Great Expectations by Charles Dickens Chapter 2 Page 8

calculating what kind of pair we practically should make, under the grievous circumstances foreshadowed.

After that, he sat feeling his right-side flaxen curls and whisker, and following Mrs. Joe about with his blue eyes, as his manner always was at squally times.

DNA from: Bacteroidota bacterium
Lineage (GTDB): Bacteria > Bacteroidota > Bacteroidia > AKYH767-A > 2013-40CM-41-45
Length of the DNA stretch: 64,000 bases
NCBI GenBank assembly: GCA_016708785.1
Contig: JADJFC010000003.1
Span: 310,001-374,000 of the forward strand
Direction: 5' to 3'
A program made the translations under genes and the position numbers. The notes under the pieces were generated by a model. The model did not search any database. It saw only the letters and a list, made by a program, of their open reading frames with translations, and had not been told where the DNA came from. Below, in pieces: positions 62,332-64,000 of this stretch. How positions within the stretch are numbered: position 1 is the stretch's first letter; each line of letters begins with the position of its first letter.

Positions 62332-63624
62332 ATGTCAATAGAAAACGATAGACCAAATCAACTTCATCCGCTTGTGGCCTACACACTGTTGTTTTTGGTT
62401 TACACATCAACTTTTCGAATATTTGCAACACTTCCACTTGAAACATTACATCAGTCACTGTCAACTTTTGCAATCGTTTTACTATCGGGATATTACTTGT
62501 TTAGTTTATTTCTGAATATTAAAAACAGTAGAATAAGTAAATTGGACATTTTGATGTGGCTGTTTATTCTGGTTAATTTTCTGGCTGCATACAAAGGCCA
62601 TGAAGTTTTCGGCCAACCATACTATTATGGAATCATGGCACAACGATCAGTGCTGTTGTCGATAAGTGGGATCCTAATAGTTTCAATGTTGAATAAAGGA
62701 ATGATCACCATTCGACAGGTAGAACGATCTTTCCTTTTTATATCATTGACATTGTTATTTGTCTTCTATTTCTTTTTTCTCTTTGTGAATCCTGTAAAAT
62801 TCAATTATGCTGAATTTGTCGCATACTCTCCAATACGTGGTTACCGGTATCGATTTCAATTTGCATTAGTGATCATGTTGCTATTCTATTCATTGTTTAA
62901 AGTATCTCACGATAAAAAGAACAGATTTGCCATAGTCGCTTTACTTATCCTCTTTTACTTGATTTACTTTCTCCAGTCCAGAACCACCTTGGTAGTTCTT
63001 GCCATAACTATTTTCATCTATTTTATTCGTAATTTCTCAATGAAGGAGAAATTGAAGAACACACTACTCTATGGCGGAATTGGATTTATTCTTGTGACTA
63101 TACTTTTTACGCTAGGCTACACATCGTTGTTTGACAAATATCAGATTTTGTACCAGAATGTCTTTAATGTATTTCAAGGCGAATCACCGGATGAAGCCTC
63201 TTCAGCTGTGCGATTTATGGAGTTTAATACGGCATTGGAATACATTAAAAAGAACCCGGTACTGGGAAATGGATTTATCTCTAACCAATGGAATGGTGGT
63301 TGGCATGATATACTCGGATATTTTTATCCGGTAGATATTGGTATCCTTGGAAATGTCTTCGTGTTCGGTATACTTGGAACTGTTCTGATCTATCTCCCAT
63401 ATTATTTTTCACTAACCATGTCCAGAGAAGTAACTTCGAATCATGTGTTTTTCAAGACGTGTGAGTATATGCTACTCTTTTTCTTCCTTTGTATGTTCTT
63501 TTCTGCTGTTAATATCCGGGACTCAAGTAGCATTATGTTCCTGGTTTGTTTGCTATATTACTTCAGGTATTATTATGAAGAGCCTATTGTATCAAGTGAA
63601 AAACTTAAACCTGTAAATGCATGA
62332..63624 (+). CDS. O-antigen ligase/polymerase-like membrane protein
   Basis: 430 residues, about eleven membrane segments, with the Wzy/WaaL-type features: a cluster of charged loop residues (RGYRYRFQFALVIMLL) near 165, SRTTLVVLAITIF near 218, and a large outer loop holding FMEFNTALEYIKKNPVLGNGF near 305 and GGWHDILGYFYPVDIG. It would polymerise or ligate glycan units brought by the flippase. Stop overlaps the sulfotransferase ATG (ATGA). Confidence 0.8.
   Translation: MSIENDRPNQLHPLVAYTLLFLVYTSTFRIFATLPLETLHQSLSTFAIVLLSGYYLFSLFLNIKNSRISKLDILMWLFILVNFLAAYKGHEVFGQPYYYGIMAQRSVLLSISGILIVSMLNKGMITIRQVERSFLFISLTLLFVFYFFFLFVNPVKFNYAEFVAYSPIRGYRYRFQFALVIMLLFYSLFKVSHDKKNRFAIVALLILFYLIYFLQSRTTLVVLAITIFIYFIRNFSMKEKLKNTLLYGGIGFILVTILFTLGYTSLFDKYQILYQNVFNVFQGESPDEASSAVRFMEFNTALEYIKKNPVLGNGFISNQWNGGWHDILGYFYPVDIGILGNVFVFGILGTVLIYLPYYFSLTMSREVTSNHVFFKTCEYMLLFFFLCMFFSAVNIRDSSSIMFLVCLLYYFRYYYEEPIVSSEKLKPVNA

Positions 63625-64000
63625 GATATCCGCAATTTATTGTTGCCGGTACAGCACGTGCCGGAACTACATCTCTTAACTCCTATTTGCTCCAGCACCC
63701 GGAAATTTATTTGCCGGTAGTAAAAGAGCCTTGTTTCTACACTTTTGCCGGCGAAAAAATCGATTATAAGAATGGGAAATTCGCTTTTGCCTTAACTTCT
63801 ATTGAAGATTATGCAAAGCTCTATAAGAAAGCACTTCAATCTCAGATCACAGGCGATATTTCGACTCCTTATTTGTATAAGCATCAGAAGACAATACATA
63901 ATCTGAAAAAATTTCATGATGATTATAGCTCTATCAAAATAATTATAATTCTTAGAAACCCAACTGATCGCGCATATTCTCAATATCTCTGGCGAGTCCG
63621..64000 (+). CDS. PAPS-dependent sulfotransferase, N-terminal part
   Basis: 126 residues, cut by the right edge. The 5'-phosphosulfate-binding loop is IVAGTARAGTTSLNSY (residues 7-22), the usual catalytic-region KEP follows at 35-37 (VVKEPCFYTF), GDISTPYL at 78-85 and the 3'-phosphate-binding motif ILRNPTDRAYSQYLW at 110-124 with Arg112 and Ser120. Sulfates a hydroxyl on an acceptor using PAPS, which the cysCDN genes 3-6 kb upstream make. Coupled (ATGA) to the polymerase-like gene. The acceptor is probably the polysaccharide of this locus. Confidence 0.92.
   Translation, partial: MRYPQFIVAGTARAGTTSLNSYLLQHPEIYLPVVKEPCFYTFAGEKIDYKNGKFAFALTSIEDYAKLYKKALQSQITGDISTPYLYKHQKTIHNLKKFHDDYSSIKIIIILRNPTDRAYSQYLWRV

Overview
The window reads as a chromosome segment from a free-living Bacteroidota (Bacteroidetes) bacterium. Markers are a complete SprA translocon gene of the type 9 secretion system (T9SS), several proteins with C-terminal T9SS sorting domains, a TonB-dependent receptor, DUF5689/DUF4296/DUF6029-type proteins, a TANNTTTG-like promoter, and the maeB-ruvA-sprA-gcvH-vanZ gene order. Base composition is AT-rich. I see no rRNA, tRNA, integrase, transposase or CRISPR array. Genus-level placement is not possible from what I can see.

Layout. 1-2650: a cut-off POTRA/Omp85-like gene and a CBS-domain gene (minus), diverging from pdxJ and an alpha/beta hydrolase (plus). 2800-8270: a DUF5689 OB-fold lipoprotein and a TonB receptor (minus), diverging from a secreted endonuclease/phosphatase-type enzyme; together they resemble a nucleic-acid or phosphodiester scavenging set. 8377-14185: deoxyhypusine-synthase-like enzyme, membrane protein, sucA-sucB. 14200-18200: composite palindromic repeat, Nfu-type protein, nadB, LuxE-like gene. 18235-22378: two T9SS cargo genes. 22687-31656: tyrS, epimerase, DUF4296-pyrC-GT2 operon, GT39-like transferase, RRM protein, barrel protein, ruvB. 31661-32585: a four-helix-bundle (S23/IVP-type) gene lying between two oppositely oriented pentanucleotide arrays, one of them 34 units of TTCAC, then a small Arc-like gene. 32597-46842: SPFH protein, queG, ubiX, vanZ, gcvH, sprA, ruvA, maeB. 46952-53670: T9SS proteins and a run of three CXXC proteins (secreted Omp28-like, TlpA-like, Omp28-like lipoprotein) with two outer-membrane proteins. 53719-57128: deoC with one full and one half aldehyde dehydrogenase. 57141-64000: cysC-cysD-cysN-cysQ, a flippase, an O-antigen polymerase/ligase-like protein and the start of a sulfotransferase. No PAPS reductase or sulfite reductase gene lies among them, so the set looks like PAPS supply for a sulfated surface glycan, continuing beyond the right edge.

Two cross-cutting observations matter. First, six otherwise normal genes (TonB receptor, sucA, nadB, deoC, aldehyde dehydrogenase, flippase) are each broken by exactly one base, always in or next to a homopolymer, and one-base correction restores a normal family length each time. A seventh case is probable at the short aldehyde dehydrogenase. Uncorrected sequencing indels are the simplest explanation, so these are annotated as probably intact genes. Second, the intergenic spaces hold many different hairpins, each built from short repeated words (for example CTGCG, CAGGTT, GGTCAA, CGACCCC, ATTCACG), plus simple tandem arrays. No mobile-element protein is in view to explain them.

My sister had a trenchant way of cutting our bread and butter for us, that never varied. First, with her left hand she jammed the loaf hard and fast against her bib, — where it sometimes got a pin into it, and sometimes a needle, which we afterwards got into our mouths. Then she took some butter (not too much) on a knife and spread it on the loaf, in an apothecary kind of way, as if she were making a plaster, — using both sides of the knife with a slapping dexterity, and trimming and moulding the butter off round the crust.